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Clarence Pope, second bishop of Fort Worth, dies

Bishop PopeThe Rt. Rev. Clarence C. Pope, second bishop of Fort Worth, died overnight in a Baton Rouge hospital, according to Sunday, January 8, news reports. He was being treated for pneumonia.

He was elected bishop coadjutor of the Fort Worth diocese at a special convention September 14, 1984. He succeeded the Rt. Rev. A. Donald Davies as diocesan bishop when Davies retired in January, 1986.

Bishop Pope was a founder and first president of the Episcopal Synod of America, now Forward in Faith/North America.

He announced in October 1994 his intentions to retire January 1, 1995, and join the Roman Catholic Church, where he planned to eventually seek ordination under the Pastoral Provisions set in place by the Vatican in 1980. After his announcement, he took sabbatical leave and turned over administrative duties to Jack L. Iker, who was bishop coadjutor at that time.

After his retirement in 1994, Bishop Pope and his wife Martha were received into the Roman Catholic Church by Cardinal Bernard Law of Boston. But in 1995, he returned to The Episcopal Church and resumed his seat in the House of Bishops, which had never acted on his letter of resignation. He then returned to the Catholic Church in 2007, but apparently returned to The Episcopal Church in 2008.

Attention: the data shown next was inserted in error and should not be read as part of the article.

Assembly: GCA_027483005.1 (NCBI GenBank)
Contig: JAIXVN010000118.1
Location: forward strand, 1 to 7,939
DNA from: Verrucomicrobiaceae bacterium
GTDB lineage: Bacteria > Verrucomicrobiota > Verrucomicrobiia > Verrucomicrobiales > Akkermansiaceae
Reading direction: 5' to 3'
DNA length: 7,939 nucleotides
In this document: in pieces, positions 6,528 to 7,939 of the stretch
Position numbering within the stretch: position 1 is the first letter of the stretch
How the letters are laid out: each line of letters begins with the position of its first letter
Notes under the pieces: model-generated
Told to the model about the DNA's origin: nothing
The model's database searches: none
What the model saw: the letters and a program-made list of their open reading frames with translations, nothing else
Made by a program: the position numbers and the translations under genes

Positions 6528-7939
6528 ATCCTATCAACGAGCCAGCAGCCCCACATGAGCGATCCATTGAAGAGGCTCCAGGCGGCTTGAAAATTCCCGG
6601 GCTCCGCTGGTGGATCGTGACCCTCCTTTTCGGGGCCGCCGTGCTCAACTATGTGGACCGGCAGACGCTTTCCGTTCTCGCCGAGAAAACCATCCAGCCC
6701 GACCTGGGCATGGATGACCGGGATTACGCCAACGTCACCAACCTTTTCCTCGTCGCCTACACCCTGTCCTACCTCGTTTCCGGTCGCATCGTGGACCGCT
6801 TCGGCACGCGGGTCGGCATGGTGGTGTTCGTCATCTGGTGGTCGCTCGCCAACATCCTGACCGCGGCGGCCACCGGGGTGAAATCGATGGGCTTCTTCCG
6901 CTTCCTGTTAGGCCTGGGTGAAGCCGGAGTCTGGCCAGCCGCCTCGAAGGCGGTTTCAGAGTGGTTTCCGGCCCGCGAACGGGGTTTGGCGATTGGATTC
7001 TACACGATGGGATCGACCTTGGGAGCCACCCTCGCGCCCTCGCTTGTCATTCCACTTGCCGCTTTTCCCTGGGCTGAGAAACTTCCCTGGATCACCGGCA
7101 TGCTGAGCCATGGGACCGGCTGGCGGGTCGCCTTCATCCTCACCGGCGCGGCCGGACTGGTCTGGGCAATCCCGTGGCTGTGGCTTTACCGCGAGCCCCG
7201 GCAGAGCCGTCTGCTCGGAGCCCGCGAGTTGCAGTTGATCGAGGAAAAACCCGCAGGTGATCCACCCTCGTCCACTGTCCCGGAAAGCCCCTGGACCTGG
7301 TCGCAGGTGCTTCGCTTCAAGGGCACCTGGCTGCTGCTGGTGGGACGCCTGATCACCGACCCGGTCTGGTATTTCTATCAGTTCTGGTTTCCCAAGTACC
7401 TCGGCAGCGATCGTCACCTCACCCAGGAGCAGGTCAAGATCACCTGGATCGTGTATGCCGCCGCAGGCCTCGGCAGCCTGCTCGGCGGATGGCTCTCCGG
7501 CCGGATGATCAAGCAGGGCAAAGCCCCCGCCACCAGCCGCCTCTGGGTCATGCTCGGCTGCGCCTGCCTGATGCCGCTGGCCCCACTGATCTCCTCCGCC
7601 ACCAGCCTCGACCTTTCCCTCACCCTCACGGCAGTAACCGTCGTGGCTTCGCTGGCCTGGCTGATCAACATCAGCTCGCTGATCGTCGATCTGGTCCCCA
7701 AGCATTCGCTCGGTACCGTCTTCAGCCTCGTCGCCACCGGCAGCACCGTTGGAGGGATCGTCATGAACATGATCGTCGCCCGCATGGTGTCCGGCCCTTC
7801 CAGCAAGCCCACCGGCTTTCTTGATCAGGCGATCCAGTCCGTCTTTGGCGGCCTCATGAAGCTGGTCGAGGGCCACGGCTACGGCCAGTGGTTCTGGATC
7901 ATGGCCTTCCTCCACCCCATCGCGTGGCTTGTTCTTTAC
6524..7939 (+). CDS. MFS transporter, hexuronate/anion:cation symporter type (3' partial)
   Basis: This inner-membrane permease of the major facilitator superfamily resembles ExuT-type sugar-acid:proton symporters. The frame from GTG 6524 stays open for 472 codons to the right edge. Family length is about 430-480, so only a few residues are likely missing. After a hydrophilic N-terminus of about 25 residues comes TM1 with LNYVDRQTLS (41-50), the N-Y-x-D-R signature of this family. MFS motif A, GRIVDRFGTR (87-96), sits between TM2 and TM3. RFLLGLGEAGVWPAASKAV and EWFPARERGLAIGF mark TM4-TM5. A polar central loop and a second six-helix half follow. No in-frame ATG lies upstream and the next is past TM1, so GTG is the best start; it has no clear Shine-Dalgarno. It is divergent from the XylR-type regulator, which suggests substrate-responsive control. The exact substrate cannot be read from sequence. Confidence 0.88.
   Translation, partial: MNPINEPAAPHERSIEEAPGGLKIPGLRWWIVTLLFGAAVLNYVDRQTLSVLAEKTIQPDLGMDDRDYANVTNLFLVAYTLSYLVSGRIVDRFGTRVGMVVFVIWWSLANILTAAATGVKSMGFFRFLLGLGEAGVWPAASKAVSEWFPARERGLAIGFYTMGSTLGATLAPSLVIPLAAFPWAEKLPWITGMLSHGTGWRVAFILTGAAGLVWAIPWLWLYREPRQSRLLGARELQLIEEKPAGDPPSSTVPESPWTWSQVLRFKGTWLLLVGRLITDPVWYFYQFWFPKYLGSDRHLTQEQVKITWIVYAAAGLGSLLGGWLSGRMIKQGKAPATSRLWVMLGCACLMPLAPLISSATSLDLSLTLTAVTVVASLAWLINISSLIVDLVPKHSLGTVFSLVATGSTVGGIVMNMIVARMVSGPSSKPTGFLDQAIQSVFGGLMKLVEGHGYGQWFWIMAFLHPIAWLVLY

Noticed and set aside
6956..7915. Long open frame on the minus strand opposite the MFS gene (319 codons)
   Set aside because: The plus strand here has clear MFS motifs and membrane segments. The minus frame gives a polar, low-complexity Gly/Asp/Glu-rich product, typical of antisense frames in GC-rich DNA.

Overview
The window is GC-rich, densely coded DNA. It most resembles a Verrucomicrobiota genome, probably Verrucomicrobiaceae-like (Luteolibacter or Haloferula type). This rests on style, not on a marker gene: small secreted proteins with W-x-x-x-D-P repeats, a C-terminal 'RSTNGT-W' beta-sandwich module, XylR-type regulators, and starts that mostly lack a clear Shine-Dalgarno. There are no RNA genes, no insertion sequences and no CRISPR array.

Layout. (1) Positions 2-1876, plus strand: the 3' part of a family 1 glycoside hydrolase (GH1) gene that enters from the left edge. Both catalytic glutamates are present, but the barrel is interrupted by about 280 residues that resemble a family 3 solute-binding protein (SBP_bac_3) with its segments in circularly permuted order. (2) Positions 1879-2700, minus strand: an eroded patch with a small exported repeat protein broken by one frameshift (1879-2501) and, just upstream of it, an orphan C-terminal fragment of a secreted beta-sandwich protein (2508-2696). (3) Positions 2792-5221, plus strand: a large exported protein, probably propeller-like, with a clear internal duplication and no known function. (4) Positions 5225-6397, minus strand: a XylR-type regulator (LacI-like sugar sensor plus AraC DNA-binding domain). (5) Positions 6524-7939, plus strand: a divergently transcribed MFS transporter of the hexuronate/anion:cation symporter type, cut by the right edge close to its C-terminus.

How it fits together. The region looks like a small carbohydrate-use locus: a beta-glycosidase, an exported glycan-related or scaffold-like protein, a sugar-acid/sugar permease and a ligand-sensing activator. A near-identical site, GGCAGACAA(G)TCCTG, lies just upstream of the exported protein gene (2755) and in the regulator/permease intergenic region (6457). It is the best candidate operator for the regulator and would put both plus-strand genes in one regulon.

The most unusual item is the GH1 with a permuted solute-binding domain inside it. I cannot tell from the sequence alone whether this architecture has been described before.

Pope graduated from Centenary College and the University of the South and was ordained priest in 1955. He served as priest-in-charge at a number of missions in Louisiana and as rector of St. Georgeís, Bossier City, before being called to St. Lukeís, Baton Rouge, in 1963. He was a chaplain in the Air Force reserve for 10 years.

The Rev. Mark Stevenson, Episcopal Diocese of Louisiana canon to the ordinary, told Episcopal News Service that Bishop Pope will be buried from St. Luke's on Thursday, January 12, 2012. Visitation will begin at 10:00 AM, with a Requiem Mass to begin at 11:00 AM. The Reverend Canon Chad Jones, Rector of St. Patrick's Episcopal Church, Zachary, will celebrate and preach. Internment at the Grace Episcopal Church Cemetery, St. Francisville, will follow immediately.